Insight & Analysis

Warning: professionals ‘too busy to deal with stress’

Stressed person squeezing yellow stress ball with a smiley face on it

New research reveals that the professional services industry is the worst when it comes to workers dealing with stress, with many not able to alleviate the pressure. Measures must be taken now, experts warn.

Over half (58%) of professional services workers do ‘little or nothing’ to reduce stress levels outside of work. Lack of time is cited as the key reason for 78%.

A survey of 1,015 adults in employment carried out by UK-based ‘learning marketplace’, Obby.co.uk, reveals that professional services workers – including bankers, investment managers and other financial professionals, including treasurers – are the worst at taking the time to relieve their stress levels.

Professional services workers were followed by those in education and healthcare, with 55% and 53% of staff in these sectors respectively unable to wind down at the end of the day.

For the overwhelming majority of professional services workers who claimed this was the case, it is a lack of free time that is their biggest obstacle (78%).

But not having the time to decompress from the daily grind could be damaging to individuals’ health and wellbeing and could potentially store up problems for organisations and their customers.

Take it seriously

“It’s extremely worrying how many workers within professional services claim they do not prioritise getting the stress relief that is so important for maintaining their mental health,” comments Tom Batting, Co-Founder at Obby. “The irony is that this can actually become a vicious cycle – if we don’t make time for stress relief, this can lead to becoming more stressed or even burnout, both of which can reduce productivity further.”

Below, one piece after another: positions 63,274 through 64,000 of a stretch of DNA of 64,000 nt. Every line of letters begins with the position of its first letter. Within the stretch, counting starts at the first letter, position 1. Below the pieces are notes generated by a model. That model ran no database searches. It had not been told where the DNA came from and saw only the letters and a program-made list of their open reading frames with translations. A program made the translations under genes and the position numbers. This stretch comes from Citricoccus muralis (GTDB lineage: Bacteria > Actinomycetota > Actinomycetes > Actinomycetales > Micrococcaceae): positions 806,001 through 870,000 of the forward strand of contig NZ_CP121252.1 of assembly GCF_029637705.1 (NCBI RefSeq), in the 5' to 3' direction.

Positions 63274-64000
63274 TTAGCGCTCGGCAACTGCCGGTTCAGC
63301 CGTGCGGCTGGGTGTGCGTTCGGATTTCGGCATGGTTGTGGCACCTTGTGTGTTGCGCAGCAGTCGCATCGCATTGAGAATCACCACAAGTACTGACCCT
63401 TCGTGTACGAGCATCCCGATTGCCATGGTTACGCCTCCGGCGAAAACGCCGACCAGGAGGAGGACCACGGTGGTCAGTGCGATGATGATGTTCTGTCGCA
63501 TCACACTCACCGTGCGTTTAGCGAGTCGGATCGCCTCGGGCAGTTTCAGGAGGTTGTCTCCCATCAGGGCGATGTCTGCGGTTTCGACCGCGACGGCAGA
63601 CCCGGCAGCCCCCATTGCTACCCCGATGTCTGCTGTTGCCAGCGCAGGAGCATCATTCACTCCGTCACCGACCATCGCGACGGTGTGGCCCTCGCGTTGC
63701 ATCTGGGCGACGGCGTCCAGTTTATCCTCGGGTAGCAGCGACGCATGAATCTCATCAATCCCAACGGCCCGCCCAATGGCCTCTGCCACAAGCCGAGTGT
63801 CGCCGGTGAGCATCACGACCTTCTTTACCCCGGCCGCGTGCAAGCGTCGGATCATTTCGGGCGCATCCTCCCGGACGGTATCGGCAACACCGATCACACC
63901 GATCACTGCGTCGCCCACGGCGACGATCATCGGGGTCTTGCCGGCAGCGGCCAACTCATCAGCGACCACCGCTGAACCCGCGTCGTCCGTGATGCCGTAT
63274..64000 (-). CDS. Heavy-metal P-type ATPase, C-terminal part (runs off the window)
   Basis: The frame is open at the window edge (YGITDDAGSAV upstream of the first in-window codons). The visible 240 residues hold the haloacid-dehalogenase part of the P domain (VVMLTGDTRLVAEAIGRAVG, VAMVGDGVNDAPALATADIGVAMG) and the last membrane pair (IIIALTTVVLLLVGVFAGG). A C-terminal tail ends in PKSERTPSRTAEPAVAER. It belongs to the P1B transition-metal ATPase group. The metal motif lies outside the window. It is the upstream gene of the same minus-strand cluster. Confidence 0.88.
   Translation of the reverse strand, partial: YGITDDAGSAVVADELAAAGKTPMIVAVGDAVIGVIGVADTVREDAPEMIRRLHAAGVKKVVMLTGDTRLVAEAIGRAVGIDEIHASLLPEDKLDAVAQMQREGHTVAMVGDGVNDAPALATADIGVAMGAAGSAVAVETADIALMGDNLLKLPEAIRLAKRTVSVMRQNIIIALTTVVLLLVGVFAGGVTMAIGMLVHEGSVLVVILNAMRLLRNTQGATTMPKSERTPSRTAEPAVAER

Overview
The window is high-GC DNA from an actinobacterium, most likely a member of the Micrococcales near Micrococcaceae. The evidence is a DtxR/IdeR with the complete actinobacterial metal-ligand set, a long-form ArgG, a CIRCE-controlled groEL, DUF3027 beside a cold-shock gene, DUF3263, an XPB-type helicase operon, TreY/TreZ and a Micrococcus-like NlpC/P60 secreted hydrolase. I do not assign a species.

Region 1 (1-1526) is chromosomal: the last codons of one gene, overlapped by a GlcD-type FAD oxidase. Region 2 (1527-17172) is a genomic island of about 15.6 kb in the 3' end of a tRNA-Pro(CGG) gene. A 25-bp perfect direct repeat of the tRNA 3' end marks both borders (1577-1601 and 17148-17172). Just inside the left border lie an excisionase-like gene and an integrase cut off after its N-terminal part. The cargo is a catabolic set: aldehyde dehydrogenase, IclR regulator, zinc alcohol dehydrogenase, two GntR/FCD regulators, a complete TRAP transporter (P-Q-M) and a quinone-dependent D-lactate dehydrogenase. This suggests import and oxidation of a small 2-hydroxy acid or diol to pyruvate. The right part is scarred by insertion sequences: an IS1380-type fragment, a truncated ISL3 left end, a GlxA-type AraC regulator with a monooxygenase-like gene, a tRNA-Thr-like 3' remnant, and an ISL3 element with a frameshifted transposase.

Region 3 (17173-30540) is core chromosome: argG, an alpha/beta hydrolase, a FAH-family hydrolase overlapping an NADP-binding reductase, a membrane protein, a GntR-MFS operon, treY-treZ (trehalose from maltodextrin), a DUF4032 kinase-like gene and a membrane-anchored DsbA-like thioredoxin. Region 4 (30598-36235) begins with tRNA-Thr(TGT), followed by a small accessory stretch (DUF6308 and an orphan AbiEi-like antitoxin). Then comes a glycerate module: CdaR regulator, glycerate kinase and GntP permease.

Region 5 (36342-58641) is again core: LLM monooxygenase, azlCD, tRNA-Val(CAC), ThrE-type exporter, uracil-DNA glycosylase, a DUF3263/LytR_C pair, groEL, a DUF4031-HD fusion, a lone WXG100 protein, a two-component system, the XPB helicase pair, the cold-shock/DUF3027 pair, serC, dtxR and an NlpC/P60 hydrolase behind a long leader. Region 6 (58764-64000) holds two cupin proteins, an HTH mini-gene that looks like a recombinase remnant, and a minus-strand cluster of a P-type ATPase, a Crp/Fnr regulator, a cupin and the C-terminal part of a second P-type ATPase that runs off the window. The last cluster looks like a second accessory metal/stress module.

It’s in the interest of all organisations to ensure that employees do take measures to manage their stress levels, adds Batting. Although reducing stress can positively impact employees’ focus and efficiency in the workplace, only 19% of respondents said their employer offers healthy ways to de-stress as part of their benefits package. Some 79% said they would welcome workplace-based activities to relieve stress if their employer offered them.

This year’s AFP event for the US treasury community, held in Chicago, saw the inclusion of a Wellness Zone, offering tips on deep sleep, all-day energy and power meditation. It’s a sign someone is paying attention.

Worst performers

According to the 2018 Cigna 360° Wellbeing Survey, which explores wellbeing concerns in 23 countries worldwide, the UK ranks fifth worst in the world for “unmanageable” stress, behind the United Arab Emirates, Saudi Arabia, Australia and Korea. More than 14,000 people were polled worldwide.

A separate survey of 200 HR managers by consultancy Barnett Waddingham found that whilst 79% saw addressing mental health concerns as a priority, only 47% of organisations believe they are dealing with mental health effectively. And with 22% of organisations not seeing mental health as a priority, Laura Matthews, Workplace Wellbeing Consultant at Barnett Waddingham said: “For it to be taken more seriously, employers need to understand the impact it can have on a business – as well as the individual”.

Early death

An academic study into the impact of stress on workers’ health published in the general medical journal, The Lancet, revealed that workplace stress adds significantly to the likelihood of premature death in males with heart problems. The study tracked more than 100,000 people from Finland, France, Sweden and the UK over a 14 year period.

Once health and lifestyle factors such as obesity or smoking had been factored in, the results showed that men with pre-existing cardiometabolic disease that had experienced ‘job strain’ had a 68% greater risk of premature death. The researchers found that job strain had no impact on women’s death rates.

The report’s authors urge employers to better manage those vulnerable to stress. A senior author on the study, Andrew Steptoe, British Heart Foundation professor of psychology at University College London, told The Guardian newspaper: “We are keen for people to take this seriously instead of saying to people who have got terrible stress: ‘What you need to do is exercise more and not smoke’, because that is not going to solve the problem. There’s more that needs to be done.”

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